Monday, October 1, 2012

Mainly Nature Journal Pages

Started another animal drawing this weekend, this time a chipmunk. Above is about where I am with it, not quite done, but I feel I have a good start with it.

They are cute for a rodent, I am just happy that they prefer to stay outside. This little one is from a photograph I made at the Trailside Museum in Milton, MA. in the area where people feed the ducks. The chipmunks hang around and if the ducks aren't fast enough will pick up some of the extra duck food.

I have drawn chipmunks before, some more successfully than others, this one is turning out pretty well. I have also spent some time on the Mallard, she isn't quite done but further along than my last update.

Next  up are a couple of pages from my nature journal. With these two I am almost caught up to myself.

The above page is from a visit to Daniel Webster, Ma Audubon Site in Marshfield, MA on September 17. Water level in the man made pond was down from the previous week. Which wasn't a surprise since gone the week between my visits without any rain.. Thankfully it has rained this weekend and I am hoping to see higher water levels on my next visit to the sanctuary. Anyway I obviously did another drawing of my tree stump to indicate the lower water level.

Drawing at the top left is of an oak leaf with acorn that I found on a tree growing in one of the wooded areas. I believe this is a swamp white oak. The leaf isn't as deeply grooved as a standard white oak and the acorn, while it has the bumpy cap, is a bit larger than the other white oak acorns I have been finding.

The last drawing is of a wild flower called butter and eggs. It is another of those plants introduced by Europeans that had a medicinal use, escaped from the garden it is now common in open fields and waste areas. Flowers except for coloration and size look similar to Garden Snapdragons.

The page above is from a visit to Oak Knoll in Attleboro, MA. lots of oak leaves and acorns. At least this year I am finally able to ID some of the oak leaves by using associated acorns. The only one I am still not quite sure of is the Black and Scarlet Oaks, their leaves and acorns look very similar.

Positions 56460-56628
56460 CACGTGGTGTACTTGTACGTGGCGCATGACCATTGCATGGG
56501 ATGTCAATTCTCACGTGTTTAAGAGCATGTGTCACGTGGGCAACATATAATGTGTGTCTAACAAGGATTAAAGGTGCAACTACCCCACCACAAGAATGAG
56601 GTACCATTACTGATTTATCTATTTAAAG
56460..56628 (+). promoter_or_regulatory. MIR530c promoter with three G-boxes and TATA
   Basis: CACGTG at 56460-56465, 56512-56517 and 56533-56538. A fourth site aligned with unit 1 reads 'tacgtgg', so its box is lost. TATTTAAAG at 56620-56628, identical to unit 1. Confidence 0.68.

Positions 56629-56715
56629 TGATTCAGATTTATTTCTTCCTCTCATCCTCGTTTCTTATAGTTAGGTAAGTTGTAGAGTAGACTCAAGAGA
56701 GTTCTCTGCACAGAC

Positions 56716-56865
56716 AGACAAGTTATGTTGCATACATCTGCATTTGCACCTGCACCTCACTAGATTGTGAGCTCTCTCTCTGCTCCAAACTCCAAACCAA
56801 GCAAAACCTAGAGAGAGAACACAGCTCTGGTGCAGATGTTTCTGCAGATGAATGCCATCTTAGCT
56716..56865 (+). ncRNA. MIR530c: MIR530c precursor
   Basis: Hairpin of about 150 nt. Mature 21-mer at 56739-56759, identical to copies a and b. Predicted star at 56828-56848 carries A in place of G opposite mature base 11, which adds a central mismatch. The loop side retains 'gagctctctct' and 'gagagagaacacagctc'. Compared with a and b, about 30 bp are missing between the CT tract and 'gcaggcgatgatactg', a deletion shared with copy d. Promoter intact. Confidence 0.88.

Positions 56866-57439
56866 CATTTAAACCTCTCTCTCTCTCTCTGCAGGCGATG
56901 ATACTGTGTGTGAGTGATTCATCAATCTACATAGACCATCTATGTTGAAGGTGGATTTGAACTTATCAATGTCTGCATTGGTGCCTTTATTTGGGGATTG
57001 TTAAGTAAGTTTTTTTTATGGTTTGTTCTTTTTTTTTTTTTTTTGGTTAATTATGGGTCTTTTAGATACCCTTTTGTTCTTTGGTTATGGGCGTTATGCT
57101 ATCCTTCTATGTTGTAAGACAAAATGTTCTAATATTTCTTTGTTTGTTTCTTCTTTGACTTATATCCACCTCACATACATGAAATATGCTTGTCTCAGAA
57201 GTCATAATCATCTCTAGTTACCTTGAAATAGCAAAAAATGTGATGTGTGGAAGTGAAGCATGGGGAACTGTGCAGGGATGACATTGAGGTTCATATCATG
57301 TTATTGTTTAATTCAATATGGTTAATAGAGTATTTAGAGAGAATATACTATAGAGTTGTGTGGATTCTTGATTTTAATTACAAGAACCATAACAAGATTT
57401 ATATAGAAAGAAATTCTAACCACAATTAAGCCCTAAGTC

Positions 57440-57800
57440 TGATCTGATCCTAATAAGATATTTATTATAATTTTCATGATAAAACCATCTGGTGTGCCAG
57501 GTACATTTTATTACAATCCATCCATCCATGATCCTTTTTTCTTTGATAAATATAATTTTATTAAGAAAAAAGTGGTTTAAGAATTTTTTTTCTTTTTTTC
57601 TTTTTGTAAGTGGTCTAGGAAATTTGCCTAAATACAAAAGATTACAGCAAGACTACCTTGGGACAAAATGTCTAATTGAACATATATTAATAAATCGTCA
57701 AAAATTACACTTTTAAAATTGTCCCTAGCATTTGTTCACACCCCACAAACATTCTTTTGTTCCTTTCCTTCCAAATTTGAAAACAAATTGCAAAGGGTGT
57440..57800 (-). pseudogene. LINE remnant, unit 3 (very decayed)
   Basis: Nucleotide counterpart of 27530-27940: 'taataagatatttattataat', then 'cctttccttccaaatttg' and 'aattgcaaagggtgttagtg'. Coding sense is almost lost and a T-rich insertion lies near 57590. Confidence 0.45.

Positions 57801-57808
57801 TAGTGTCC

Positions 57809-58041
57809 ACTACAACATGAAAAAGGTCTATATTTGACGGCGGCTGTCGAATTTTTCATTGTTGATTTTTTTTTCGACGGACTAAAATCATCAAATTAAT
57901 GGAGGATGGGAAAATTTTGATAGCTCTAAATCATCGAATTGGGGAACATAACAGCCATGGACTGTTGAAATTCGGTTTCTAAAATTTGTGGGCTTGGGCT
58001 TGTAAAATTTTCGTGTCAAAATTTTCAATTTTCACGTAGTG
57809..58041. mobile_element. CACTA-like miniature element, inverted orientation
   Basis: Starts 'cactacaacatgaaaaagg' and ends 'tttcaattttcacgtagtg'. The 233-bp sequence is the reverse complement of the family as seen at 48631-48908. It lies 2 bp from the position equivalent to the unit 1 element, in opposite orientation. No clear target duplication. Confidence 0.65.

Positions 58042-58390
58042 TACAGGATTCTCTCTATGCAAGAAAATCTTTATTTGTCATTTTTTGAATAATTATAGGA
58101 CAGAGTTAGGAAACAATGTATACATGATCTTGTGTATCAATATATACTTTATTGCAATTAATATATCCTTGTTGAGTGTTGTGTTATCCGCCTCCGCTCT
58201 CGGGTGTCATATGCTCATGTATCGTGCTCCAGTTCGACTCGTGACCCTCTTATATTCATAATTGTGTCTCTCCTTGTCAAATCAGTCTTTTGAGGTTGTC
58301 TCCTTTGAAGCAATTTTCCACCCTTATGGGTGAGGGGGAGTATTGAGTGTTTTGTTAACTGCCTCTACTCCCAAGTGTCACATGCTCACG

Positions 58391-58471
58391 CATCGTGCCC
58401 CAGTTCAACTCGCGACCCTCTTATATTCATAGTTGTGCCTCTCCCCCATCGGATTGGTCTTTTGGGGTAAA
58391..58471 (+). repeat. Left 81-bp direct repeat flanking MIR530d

I first ID this leaf/acorn combination as being from a Black Oak, but decided that no, it is probably from a Scarlet Oak, though I have to say I am not totally positive. Fall color of the leaf would probably be the best way to really figure it out, the Scarlet oak leaves turn scarlet in the fall but I doubt I will be able to find this particular tree again so will just have to keep watching.

On my walk I spotted a grey squirrel climbing a tree and thought that it would make a good addition to this page, after all the squirrels love to eat acorns. Hopefully they are all busy squirreling away this years crop for the coming winter.

Two photographs today. The one above is from a visit to Stony Brook, where I saw a Great Blue Heron. Not the best photograph, but not my worst either, here you can see the Heron taking off from the shore of the pond, legs aren't quite in flight position.

The photograph above is of New England Asters in bloom with an American Copper Butterfly, made at Oak Knoll where they have a lovely garden, lots of flowers so attractive to butterflies.

That is it for today, per usual comments are welcome.